So, you pretty much know all the details and info on studying a Bachelor of Biomedical Science at Monash — don’t worry if you’ve forgotten some of the details, here’s a quick refresher! 

But you want to know how people really feel about this degree? 

Well, we’ve got you covered! Meet Johanna, a Monash Biomedical Science (Honours) graduate! We ask her all those questions you really want to know the answers to.

Let’s get to it! 

Why should you study a Biomedical Science degree at Monash University?
Top 3 Pros of a Biomedical Science Degree
Top 3 Cons of a Biomedical Science Degree
Mistakes You Shouldn’t Make
Things to Know Before Starting Monash Biomedical Science
What Makes this Degree Different
Motivations for Studying Monash Biomedical Science
Potential Career Paths

Why should you study a Biomedical Science degree at Monash?

Whether it’s your pathway to medicine or you’re fascinated by health, science and disease, a Bachelor of Biomedical Science at Monash will give you the knowledge and skills you need! You’ll be taught by lecturers and tutors who have extensive experience in the field and you’ll learn good research, science and communication skills.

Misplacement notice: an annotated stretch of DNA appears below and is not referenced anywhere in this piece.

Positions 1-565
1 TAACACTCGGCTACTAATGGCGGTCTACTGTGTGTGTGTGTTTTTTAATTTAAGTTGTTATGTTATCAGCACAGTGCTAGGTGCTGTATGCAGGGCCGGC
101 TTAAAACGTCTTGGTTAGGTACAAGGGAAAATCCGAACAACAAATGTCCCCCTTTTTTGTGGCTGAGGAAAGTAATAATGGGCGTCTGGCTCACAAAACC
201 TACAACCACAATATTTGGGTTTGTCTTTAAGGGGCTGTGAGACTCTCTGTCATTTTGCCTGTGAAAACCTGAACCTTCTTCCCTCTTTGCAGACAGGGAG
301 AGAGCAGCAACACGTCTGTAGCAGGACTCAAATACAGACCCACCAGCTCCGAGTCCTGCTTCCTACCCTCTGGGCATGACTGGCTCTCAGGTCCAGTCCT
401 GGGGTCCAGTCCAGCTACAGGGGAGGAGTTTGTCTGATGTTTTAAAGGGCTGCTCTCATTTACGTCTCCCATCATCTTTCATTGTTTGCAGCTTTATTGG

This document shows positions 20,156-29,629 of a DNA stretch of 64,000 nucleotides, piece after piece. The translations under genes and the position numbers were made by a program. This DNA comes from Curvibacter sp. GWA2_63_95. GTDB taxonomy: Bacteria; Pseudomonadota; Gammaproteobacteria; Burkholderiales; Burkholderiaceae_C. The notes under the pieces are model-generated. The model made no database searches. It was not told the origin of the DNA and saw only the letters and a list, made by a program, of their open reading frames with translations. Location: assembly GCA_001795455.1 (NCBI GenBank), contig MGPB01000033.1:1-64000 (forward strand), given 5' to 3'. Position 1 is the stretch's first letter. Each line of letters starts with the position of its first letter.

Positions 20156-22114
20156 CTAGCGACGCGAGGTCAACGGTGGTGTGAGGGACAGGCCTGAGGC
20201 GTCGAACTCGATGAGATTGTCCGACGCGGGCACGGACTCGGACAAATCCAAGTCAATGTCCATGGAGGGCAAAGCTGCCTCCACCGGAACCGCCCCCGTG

Monash Biomedical Science - Quote

You’ll cover a range of different topics including Molecular and Cellular Biology, Body Systems, Infection and Immunity, Disease and Society plus Diagnostic and Research Tools. (And did someone say there is a Gomez y Guzman on campus?!)

Top 3 Pros of a Biomedical Science degree

#1: The skills you learn and develop

“There’s a lot of oral presentations which really force you to be able to get what you understand and present it to kind of a lay person — which is a great skill to have,” Johanna said. 

Working in health/science, you have to be a good communicator and have the capacity to explain complex topics in a simple and understandable way for the general public. 

“In the last year you also do a bit of research and a systematic review. I think that’s really valuable, particularly if you go on to do more research,” she told us. 

A systematic review is basically where you choose a certain topic, look through academic journal articles, analyse the information you find, form your argument and write it all up

#2: The teachers 

“I found lots of them really good and really relevant — they were still engaging very much in the literature, in the conversation about what they were teaching,” Johanna said. 

Now, that’s definitely the best way to learn — from people who are still working in the field. They’re up-to-date with relevant knowledge and have a lot of experience they can pass onto you. 

#3: The culture

I think Monash has quite a nice culture and I found it very welcoming, particularly as a first year,” Johanna said. 

Luckily she was quick to find a good group of friends which made the competitive nature of the degree more bearable.